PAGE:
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Nobel Laureate Stiglitz Says EU Austerity Is Wrong Bet

BUDAPEST - The European Union will prolong the global downturn if policymakers in the bloc's big economies insist on austerity measures to cut budget deficits, Nobel Prize winning economist Joseph Stiglitz said on Tuesday.

Stiglitz, winner of the Nobel Prize for Economics in 2001, said austerity as a policy to end the global crisis was a 'disaster', adding that Europe was heading towards more economic difficulties if politicians meant what they say when they promised to cut back spending rather than just trying to calm down markets. Stiglitz, winner of the Nobel Prize for Economics in 2001, said austerity as a policy to end the global crisis was a 'disaster', adding that Europe was heading towards more economic difficulties if politicians meant what they say when they promised to cut back spending rather than just trying to calm down markets.

'If that (austerity) happens I think it is likely that the economic downturn will last far longer and human suffering will be all the greater,' he said.

Historical evidence showed that increased state spending rather than austerity measures can help economies emerge from recession, he said.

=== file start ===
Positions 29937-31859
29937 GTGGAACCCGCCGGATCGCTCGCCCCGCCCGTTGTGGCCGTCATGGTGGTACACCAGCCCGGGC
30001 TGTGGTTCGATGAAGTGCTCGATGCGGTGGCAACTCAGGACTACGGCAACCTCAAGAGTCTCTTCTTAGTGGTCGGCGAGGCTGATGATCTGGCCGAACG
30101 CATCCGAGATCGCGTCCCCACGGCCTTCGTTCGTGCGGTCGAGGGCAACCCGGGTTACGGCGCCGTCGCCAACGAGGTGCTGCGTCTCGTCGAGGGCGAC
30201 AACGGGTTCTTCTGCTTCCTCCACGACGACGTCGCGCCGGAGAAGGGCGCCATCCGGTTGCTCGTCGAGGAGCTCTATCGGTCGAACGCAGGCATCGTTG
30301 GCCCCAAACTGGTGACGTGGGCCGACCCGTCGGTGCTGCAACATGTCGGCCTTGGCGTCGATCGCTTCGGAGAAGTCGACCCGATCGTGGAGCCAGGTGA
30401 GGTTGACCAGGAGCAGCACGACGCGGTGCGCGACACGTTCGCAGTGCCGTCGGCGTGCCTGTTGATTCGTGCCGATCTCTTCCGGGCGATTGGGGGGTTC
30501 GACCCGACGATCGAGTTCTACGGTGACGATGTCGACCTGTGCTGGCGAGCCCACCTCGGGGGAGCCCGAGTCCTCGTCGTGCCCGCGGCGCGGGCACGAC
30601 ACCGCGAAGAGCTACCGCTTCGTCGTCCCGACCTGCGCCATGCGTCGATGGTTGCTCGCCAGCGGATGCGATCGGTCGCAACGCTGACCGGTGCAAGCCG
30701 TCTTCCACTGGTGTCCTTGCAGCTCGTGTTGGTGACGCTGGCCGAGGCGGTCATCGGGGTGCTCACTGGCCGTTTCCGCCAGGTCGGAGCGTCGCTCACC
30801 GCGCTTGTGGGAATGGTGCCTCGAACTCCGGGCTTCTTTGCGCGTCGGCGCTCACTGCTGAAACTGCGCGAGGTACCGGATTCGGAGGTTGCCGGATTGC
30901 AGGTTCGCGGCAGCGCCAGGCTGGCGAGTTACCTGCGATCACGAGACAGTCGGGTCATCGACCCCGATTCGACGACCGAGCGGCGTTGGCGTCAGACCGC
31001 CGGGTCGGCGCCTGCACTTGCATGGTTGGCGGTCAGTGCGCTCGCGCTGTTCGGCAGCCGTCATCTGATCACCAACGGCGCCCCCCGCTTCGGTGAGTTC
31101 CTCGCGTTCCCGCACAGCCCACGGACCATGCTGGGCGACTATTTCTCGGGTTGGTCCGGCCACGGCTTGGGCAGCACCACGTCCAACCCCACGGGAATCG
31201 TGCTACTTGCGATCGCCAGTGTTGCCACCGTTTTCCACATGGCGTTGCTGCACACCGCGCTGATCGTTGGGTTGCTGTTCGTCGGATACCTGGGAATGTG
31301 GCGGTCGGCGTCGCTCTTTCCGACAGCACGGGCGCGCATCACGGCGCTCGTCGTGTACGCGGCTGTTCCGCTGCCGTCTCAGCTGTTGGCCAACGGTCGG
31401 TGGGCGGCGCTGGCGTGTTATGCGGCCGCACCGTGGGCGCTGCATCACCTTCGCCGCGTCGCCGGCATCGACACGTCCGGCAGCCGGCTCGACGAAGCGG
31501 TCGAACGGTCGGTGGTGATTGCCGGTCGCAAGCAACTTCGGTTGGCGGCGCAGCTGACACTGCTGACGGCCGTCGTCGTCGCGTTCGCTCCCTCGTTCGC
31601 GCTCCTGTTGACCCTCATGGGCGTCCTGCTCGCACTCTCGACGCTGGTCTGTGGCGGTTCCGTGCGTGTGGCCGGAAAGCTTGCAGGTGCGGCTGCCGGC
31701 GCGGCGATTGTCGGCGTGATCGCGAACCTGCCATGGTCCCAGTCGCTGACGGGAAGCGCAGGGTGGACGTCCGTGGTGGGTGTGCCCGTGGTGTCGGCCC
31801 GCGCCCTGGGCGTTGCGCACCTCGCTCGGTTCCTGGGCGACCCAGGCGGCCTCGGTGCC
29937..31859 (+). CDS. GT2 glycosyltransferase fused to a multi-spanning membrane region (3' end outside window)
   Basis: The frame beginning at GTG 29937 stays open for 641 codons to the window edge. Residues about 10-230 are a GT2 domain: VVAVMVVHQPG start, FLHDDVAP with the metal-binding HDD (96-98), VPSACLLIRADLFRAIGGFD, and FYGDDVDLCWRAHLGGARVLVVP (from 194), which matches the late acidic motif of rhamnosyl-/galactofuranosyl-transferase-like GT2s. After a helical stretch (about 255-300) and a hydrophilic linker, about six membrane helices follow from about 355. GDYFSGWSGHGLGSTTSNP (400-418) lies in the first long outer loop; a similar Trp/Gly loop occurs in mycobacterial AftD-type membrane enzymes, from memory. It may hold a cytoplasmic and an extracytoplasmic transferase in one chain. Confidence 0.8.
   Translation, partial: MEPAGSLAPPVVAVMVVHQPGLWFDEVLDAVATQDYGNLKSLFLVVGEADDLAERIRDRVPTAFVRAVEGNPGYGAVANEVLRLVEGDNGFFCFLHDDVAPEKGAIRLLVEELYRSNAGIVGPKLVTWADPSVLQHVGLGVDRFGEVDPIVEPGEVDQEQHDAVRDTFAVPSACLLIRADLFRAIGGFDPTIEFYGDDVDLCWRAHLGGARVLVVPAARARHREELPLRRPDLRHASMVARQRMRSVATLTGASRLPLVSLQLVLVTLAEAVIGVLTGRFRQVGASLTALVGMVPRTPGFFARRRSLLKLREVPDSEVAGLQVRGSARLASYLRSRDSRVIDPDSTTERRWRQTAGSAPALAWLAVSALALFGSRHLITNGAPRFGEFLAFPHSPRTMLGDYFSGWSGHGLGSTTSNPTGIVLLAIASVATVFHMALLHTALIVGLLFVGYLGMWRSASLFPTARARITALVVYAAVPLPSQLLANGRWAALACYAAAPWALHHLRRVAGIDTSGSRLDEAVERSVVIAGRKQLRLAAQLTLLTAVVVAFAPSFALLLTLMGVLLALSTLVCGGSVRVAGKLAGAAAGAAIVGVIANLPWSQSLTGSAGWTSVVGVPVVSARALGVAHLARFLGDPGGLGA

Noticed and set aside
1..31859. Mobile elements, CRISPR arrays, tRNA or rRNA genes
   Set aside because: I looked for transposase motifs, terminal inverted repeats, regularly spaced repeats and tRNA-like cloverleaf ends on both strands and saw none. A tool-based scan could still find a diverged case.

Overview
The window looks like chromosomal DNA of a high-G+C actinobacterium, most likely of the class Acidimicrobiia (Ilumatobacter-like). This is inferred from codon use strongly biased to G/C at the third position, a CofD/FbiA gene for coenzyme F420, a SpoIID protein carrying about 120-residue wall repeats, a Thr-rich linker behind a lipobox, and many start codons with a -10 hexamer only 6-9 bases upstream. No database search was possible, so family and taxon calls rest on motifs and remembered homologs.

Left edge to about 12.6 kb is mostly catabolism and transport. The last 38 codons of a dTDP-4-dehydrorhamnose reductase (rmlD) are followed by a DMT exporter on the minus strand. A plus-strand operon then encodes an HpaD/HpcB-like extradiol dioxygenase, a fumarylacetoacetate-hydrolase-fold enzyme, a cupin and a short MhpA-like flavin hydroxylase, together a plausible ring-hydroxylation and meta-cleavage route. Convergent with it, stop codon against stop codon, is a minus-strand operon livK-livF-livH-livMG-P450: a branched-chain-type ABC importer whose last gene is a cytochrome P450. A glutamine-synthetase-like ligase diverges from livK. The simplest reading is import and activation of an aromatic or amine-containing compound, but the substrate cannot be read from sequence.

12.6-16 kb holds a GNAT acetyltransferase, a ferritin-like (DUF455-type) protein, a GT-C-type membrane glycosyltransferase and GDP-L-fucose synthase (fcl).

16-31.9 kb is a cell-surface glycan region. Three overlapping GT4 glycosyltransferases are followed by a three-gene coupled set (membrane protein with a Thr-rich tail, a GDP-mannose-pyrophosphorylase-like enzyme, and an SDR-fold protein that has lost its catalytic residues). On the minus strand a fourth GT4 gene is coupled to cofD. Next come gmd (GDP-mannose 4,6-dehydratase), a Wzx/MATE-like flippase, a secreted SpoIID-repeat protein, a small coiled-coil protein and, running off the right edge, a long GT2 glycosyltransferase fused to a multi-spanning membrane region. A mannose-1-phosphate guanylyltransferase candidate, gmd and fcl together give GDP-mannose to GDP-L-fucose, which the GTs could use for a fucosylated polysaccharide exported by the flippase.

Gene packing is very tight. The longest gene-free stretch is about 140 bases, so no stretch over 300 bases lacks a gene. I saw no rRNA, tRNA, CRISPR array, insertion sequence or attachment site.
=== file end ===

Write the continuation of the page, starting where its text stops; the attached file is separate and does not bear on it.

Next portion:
'In spite of all that evidence there is a drumbeat, particularly from many of the economists who were responsible for the crisis ... to focus on austerity,' Stiglitz told reporters on the sidelines of a conference.

He said the example of Ireland, a small economy, showed that austerity leads to declining output, rising unemployment and high bond spreads, instead of renewed investor.

'I feel sorry for the Irish people who have to suffer from this policy ... but it doesn't have global or European consequences,' he said.

'But if the UK, Germany or other countries do it, then it is going to have systemic consequences for Europe and the whole world,' he added.

Stiglitz said the real question Europe and the world faced was not whether the global economy was on track to a double dip.

'From the perspective of the world, or workers, there is very little difference between growth of a quarter point of a percent and a decline of a quarter point of a percent,' he said.

'What workers care about is if growth will be strong enough to reduce the high level of unemployment in the U.S. or Europe.'

(Reporting by Sandor Peto; Editing by Susan Fenton)

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